Computer science

It follows, then, that computer science is the rigorous study of how computing works. Trying to arrive at a precise definition of computer science is rather like nailing Jello to a wall, but we might broadly say it seeks to answer at least these 3 questions:3

  1. What can we compute?
  2. How can we compute it?
  3. What can we do with the result?

For most people getting started, questions 2 and 3 are the most pertinent. The act of programming is fundamentally about telling a computer what to do to compute a result, and then what to do with it.

Systematic problem solving

Learning to program takes more than just mastering the grammar and syntax of a programming language, though it also requires that.

To program well, one must acquire the ability to systematically think through problems and compose solutions.

The phrase "compose solutions" hints at a vital skill for programmers: the ability to take a big problem and break it down into several smaller ones. Then, if you can solve all the smaller problems, you will also solve the larger one.

The act of taking a big problem and turning it into a series of smaller ones is called decomposition.

Example 2

// Example of program decomposition
// Problem: get the sum of the squares of a series of numbers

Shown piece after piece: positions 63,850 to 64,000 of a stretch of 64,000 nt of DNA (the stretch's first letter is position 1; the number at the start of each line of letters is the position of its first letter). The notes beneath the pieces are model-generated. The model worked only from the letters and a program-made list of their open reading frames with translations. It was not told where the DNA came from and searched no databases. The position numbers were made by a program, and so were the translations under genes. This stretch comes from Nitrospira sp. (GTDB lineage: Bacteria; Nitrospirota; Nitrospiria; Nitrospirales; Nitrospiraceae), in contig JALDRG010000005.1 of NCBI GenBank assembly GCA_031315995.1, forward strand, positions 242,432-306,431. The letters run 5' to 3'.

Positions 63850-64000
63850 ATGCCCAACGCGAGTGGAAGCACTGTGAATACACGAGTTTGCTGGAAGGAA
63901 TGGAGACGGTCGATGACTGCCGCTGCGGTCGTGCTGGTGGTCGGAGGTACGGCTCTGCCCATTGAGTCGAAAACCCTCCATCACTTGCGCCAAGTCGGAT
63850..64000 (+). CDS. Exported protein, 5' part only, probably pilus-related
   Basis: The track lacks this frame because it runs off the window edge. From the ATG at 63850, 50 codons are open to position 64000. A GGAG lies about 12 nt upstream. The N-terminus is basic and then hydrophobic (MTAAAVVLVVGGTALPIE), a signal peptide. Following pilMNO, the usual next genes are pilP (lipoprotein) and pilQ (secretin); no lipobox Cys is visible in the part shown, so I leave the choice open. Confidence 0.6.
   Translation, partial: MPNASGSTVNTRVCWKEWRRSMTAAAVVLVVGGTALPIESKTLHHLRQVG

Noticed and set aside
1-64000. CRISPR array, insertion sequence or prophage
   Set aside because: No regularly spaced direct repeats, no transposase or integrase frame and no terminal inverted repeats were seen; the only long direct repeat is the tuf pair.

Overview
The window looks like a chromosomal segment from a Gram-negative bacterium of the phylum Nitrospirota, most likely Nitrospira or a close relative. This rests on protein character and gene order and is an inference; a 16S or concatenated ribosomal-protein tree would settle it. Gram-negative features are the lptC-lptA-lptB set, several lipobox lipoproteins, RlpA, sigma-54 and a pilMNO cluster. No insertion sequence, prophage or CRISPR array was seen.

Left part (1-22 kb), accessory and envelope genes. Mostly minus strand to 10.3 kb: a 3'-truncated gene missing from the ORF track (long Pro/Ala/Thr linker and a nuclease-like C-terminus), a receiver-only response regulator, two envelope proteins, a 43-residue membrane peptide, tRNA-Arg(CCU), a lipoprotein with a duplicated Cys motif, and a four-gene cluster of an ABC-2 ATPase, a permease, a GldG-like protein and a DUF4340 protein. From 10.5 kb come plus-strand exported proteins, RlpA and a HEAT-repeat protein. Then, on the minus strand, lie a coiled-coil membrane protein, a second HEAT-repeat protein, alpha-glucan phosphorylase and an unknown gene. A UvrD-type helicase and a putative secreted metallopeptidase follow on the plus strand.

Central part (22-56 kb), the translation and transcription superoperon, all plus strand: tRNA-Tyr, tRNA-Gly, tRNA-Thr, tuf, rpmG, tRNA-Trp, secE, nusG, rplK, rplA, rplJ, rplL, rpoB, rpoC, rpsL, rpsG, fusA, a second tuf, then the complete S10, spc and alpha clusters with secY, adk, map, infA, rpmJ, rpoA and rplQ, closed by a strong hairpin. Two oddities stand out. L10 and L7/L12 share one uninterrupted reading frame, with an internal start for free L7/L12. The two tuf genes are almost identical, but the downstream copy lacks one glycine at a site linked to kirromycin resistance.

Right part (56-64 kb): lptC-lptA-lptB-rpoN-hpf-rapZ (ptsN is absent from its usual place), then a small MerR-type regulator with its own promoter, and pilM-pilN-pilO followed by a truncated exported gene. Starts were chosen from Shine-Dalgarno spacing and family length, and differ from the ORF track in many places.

const numberList = [1, 2, 3, 4, 5, 6, 7, 8, 9, 10];

// Add two numbers
const add = (x, y) => x + y;

// Get the square of a number
// JavaScript has built-in ways to do this,
// but this is here for illustration:
const square = x => x * x;

// Putting it all together
const sumOfSquares = numbers.reduce((sum, number) =>
  add(sum, square(number)), 0); // -> 385
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Algorithms and thinking algorithmically

To solve problems systematically you must learn to think in terms of algorithms. An algorithm is a process you use to solve a particular problem.

Recipes for cooking are often used as an analogy for algorithms, and with good reason: a recipe is essentially an algorithm for preparing a particular dish.4

Example 3

Cookie and ice cream pie

For 8 servings

Ingredients:

  • 20 chocolate sandwich cookies
  • 1 cup melted chocolate
  • 1 3/4 quarts of softened ice cream

Preparation:

  1. Place cookies in a gallon sized plastic bag and hit with a rolling pin or pan until crushed.
  2. Pat the cookie crumbs into the bottom of a 9” (23 cm) pie dish.
  3. Spread the softened ice cream on top and smooth out.
  4. Drizzle the top with melted chocolate.
  5. Freeze for 4 hours, or until the ice cream is hardened.
  6. Enjoy!